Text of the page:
For perhaps the first time ever, the world gets a glimpse inside Kim Il-Sung University, deep inside the bizarre closed society of North Korea. And we are getting that glimpse, thanks to the observations of an American teenager. Via the London Telegraph:
Sophie Schmidt, the teenage daughter of Google chairman Eric Schmidt has shed some light on her father’s secretive trip to North Korea, in a first-hand account of the visit to a “very, very strange” country…
“Our trip was a mixture of highly-staged encounters, tightly-orchestrated viewings and what seemed like genuine human moments,” she wrote.
“We had zero interactions with non-state-approved North Koreans and were never far from our two minders.”
While much of the blog posting is taken up with the sort of observational musings common to any first-time visitor to Pyongyang, it had some interesting insights into the official side of the delegation’s trip.
In particular, it fleshed out the main photo-opportunity of the entire trip when they visited an e-library at Kim Il-Sung University, and chatted with some of the 90 students working on computer consoles.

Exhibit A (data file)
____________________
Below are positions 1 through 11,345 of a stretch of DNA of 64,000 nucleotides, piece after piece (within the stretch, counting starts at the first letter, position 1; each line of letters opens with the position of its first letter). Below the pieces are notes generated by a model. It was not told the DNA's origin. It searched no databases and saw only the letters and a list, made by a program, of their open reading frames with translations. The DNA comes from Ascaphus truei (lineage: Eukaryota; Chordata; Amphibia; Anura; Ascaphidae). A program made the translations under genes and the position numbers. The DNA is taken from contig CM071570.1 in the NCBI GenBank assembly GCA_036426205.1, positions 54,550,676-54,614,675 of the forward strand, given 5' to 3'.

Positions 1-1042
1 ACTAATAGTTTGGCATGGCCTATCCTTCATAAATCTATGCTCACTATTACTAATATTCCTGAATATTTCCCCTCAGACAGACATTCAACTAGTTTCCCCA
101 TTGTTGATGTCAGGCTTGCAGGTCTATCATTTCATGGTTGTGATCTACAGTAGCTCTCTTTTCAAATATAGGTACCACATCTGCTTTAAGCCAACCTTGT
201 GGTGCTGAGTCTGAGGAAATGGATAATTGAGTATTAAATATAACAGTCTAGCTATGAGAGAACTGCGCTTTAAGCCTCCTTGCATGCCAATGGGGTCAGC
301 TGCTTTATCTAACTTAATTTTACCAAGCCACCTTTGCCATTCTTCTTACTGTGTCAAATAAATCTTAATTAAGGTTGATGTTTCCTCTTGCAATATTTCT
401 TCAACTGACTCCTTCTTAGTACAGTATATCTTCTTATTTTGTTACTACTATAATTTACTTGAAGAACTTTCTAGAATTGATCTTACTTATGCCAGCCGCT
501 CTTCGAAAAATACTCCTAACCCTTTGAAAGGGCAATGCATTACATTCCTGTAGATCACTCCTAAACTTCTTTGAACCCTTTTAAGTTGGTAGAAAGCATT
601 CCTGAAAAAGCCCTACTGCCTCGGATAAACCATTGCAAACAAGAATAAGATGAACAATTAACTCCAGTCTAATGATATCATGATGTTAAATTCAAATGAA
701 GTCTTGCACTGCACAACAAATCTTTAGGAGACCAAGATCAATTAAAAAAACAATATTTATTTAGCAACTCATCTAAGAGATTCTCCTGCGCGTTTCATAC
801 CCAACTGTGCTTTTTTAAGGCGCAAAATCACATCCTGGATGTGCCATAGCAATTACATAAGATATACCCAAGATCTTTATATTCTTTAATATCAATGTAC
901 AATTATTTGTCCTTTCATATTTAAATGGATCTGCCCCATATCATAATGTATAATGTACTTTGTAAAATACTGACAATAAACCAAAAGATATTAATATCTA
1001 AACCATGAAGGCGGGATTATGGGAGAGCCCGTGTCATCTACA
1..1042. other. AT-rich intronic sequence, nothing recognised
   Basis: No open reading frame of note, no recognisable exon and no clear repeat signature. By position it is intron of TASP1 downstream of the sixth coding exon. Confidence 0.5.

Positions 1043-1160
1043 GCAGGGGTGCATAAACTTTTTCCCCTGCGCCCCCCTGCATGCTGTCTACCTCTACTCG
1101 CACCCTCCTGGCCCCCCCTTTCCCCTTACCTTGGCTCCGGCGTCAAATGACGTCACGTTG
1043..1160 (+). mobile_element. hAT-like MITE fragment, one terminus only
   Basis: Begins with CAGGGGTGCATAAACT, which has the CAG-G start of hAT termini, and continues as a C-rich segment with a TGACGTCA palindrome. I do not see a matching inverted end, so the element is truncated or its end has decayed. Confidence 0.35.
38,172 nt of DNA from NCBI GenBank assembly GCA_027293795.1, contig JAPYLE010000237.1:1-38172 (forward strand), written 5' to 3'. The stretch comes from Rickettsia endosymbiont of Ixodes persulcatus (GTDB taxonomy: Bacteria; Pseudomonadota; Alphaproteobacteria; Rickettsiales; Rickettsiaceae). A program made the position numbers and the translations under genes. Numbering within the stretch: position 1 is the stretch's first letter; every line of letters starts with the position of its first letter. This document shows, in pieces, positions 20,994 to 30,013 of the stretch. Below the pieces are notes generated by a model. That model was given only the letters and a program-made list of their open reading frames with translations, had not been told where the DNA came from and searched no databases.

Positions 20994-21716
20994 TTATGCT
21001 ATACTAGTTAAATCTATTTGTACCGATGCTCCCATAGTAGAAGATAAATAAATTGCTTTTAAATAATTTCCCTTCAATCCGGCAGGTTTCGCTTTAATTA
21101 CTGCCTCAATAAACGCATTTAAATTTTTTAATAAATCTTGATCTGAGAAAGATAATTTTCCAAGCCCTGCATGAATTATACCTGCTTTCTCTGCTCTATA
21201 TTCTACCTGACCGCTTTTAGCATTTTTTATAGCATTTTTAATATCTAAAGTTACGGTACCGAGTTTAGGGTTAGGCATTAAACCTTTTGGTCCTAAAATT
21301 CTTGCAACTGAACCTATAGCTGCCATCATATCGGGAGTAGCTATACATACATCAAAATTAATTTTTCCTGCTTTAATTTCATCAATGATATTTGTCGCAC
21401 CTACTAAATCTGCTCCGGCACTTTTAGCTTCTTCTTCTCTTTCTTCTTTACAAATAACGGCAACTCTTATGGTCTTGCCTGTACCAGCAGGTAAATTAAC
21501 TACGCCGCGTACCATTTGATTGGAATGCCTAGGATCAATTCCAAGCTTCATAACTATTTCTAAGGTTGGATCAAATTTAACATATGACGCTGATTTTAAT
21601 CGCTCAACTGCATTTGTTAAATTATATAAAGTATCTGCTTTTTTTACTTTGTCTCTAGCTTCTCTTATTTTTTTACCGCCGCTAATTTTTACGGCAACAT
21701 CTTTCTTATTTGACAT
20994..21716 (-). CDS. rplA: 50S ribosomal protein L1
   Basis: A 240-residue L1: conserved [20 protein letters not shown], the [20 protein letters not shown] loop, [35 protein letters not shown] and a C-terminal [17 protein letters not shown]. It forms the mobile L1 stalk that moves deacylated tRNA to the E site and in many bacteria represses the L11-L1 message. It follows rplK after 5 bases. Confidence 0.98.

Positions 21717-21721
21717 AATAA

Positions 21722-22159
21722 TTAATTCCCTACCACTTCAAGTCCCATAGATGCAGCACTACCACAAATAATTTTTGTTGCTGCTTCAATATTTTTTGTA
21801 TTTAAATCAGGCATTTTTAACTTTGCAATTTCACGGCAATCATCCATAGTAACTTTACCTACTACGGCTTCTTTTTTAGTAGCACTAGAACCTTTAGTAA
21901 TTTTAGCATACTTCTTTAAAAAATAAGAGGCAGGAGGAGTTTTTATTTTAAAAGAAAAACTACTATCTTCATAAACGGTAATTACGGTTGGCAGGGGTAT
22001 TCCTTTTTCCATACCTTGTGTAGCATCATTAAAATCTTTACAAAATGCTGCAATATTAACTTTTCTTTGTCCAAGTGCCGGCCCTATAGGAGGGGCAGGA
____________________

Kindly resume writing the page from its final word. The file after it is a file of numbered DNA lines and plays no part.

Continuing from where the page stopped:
“One problem: No one was actually doing anything,” Schmidt wrote.
“A few scrolled or clicked, but the rest just stared. More disturbing: when our group walked in… not one of them looked up from their desks. Not a head turn, no eye contact, no reaction to stimuli.
“They might as well have been figurines,” she added.
One of the world’s most isolated and censored societies, the North has a domestic Intranet service with a very limited number of users.
Analysts say access to the Internet is for the super-elite only, meaning a few hundred people or maybe 1,000 at most…
Sophie Schmidt’s description of the “unsettling” e-library visit suggests the delegation was all too aware that it was being shown a facade.
“Did our handlers honestly think we bought it? Did they even care? Photo op and tour completed, maybe they dismantled the whole set and went home,” she wrote.
Read the full article here.